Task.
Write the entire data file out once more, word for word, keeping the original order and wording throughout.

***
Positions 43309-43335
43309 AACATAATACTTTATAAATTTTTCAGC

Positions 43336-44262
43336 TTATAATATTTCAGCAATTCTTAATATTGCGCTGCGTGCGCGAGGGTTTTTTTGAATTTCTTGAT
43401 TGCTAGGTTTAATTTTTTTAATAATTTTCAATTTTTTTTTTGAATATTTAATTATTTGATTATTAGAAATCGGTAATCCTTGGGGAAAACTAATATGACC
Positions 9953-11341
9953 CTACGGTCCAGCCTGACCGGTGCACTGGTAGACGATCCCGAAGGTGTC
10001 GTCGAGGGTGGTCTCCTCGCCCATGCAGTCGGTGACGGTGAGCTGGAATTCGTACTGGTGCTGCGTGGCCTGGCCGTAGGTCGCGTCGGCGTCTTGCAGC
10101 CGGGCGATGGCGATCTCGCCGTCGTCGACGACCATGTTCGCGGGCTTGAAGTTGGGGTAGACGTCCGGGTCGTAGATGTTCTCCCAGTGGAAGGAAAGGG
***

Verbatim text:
Positions 43309-43335
43309 AACATAATACTTTATAAATTTTTCAGC

Positions 43336-44262
43336 TTATAATATTTCAGCAATTCTTAATATTGCGCTGCGTGCGCGAGGGTTTTTTTGAATTTCTTGAT
43401 TGCTAGGTTTAATTTTTTTAATAATTTTCAATTTTTTTTTTGAATATTTAATTATTTGATTATTAGAAATCGGTAATCCTTGGGGAAAACTAATATGACC
Positions 9953-11341
9953 CTACGGTCCAGCCTGACCGGTGCACTGGTAGACGATCCCGAAGGTGTC
10001 GTCGAGGGTGGTCTCCTCGCCCATGCAGTCGGTGACGGTGAGCTGGAATTCGTACTGGTGCTGCGTGGCCTGGCCGTAGGTCGCGTCGGCGTCTTGCAGC
10101 CGGGCGATGGCGATCTCGCCGTCGTCGACGACCATGTTCGCGGGCTTGAAGTTGGGGTAGACGTCCGGGTCGTAGATGTTCTCCCAGTGGAAGGAAAGGG